"First, Israel’s Arab citizens deserve equality as a right, and not a privilege – and we are still far away from this. My government has put this issue high on its list of priorities. I personally chair a ministerial committee on this matter. This is a primary goal for this government. There are many more things which must be done in order to reach genuine equality of rights and obligations between Jews and Arabs.
Second, the vast majority of the Arab public is law-abiding and has the right to demonstrate and protest within the framework of the law. But there is a vocal, extremist, inciting minority, several of whose members are in detention today on suspicion of cooperating with the worst of the nation’s enemies.
The State of Israel is a law-abiding nation. And as such, it cannot countenance a return to a state of disturbances, riots and violent, organized uprising. Jaffa will not be cut off from Tel Aviv; [the] Wadi Ara [road] will not be closed; the Galilee will not be cut off from the center of the country; buses in the Negev will not be stoned. The law will be upheld and enforced.
Jews and Arabs will live together and can live together – and for this to happen, two things must occur – the law must be fully upheld by all and justice must be carried out."
Regarding the Israel Police, Prime Minister Sharon said: "The report raises severe shortcomings that must be examined and repaired; all lessons must be drawn. But, we must not, even for a moment, forget the police personnel who stand in the streets of Jerusalem today, patrol the seam line and prevent terrorist attacks, sometimes with their bodies. Israel Police and Border Police officers carry a common security burden, night and day, and do truly holy work in protecting the peace and security of the citizens of Israel. They deserve full backing, esteem and gratitude. We have a good and strong police force that will know how to correct shortcomings, draw lessons and continue to protect the lives, security and property of Israeli citizens, Jewish and Arab alike."
After Attorney General Elyakim Rubinstein and Israel Police Commissioner Shlomo Aharonishky commented on the report’s conclusions and recommendations, the Cabinet discussed Prime Minister Sharon’s proposal. The Cabinet decided as follows:
"The report of the State Commission of Inquiry chaired by Judge Theodore Or on the October 2000 clashes between the security forces and Israeli citizens was delivered to the government on September 1, 2003.
The Cabinet would like to thank the members of the Or Commission and express its esteem for their comprehensive and fundamental work.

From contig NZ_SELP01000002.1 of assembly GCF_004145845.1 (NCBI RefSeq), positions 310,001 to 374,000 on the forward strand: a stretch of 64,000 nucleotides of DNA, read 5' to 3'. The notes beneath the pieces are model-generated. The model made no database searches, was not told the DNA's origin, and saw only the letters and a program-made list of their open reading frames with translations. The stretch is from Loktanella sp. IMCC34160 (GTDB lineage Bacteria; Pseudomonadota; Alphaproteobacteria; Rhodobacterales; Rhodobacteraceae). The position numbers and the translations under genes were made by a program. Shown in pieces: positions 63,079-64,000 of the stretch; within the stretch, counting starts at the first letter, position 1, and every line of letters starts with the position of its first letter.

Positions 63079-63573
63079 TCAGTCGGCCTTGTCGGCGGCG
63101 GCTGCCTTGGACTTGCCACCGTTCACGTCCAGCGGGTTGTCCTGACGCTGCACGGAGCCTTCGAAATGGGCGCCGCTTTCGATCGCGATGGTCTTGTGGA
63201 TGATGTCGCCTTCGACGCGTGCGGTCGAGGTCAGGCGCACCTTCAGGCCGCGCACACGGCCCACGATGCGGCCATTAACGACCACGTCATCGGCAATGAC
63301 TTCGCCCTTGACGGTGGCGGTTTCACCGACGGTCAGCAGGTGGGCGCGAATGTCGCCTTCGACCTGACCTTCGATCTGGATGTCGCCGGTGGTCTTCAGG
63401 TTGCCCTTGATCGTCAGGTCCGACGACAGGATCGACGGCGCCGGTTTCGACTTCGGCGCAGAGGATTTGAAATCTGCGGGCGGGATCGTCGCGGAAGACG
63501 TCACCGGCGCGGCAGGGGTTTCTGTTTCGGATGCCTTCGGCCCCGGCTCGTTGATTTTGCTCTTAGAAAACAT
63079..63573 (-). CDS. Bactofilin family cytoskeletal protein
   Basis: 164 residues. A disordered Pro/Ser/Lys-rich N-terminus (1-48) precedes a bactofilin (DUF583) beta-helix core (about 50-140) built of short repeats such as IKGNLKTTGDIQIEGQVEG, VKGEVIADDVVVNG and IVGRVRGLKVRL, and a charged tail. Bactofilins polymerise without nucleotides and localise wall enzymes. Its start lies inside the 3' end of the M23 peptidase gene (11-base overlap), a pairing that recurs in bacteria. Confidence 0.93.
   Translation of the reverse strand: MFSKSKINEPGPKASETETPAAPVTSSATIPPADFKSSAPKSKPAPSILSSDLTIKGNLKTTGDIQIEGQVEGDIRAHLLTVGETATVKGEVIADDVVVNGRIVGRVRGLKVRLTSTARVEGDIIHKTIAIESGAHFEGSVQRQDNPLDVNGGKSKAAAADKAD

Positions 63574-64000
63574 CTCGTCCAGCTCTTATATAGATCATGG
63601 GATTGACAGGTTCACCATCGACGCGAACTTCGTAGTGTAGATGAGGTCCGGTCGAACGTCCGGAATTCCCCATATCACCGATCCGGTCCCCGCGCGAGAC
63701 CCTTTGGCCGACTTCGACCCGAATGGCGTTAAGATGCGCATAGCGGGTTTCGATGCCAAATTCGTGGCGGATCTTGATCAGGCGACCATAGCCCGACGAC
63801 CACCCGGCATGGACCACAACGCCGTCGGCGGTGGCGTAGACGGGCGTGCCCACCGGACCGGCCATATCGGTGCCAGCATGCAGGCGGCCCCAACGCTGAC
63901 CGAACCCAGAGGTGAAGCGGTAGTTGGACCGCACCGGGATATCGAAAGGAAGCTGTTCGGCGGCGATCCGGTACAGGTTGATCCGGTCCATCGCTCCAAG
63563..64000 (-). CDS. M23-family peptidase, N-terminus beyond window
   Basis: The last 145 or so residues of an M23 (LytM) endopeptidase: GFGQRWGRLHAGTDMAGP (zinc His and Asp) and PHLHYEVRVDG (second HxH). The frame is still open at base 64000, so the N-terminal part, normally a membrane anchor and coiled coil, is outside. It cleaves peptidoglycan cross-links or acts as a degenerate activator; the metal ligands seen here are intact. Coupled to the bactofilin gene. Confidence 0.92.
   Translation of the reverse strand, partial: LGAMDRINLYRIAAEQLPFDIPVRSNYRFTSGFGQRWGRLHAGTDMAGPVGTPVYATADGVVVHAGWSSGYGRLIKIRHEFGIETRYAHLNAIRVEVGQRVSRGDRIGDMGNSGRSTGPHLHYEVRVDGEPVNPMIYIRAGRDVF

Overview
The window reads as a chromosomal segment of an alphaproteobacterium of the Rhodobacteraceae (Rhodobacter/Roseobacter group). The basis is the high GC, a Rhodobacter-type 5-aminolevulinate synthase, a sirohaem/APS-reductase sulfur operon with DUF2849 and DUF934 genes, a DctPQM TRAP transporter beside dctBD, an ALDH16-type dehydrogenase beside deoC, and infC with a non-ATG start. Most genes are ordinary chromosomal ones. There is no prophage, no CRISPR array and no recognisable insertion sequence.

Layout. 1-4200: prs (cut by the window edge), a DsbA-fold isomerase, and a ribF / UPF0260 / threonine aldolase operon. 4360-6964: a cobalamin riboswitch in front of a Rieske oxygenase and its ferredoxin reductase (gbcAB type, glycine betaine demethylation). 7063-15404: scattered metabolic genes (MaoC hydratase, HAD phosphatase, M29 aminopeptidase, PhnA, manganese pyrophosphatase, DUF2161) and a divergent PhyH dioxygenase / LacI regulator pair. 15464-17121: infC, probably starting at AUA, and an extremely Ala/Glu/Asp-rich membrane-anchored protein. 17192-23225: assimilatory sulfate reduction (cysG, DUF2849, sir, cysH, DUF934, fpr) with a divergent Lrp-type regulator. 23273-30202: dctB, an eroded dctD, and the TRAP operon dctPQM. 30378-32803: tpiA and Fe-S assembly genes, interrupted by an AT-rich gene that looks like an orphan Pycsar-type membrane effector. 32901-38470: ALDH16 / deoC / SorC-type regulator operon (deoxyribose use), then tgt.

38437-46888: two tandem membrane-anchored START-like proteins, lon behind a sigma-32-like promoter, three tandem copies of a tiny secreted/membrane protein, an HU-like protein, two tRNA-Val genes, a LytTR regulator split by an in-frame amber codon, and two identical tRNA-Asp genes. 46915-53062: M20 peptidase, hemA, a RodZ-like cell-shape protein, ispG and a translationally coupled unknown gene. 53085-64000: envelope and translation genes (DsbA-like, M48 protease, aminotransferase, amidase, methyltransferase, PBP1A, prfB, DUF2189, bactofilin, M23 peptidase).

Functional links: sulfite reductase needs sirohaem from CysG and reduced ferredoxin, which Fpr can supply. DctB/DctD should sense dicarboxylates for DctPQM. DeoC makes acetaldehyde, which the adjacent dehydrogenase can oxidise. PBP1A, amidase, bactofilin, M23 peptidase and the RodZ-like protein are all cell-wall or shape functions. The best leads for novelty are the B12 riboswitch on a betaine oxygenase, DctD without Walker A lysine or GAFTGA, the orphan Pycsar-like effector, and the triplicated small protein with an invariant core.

- According to Israeli government practice, the recommendations of a state commission of inquiry must be accepted unless there are especially compelling circumstances not to. Our approach in principle is, therefore, that recommendations must be accepted and in this spirit, the Government so directs the ministerial committee that is being formed.
- The Government accepts the recommendations included in the Commission report regarding the performance, status and future of the persons described in the Commission report.
- The importance of the other issues raised in the report, as well as the Or Commission’s conclusions and recommendations, require thorough and fundamental study before they are submitted to a final decision by the Government. Therefore, it is decided to establish a ministerial committee to conduct a thorough and fundamental study of the Or Commission report and submit to the Government, within 60 days, its opinion regarding the remaining recommendations that were detailed in the report, and – according to its judgment – make such additional recommendations as it deems necessary. The committee will be chaired by Justice Minister Joseph Lapid and include: Interior Minister Avraham Poraz, Immigrant Absorption Minister Tzipi Livni, Public Security Minister Tzahi Hanegbi, Construction and Housing Minister Effi Eitam, Tourism Minister Benny Elon and Minister without Portfolio Gideon Ezra. The Attorney General and a representative from the National Security Council will be permanently invited to attend the committee’s discussions."
3. The Government decided that the State of Israel will join the Bank of International Settlement as a stockholder and to this end, authorized the Bank of Israel to purchase the allocated number of BIS shares on behalf of the State of Israel.
||Cabinet Communique – Sept 11, 2003|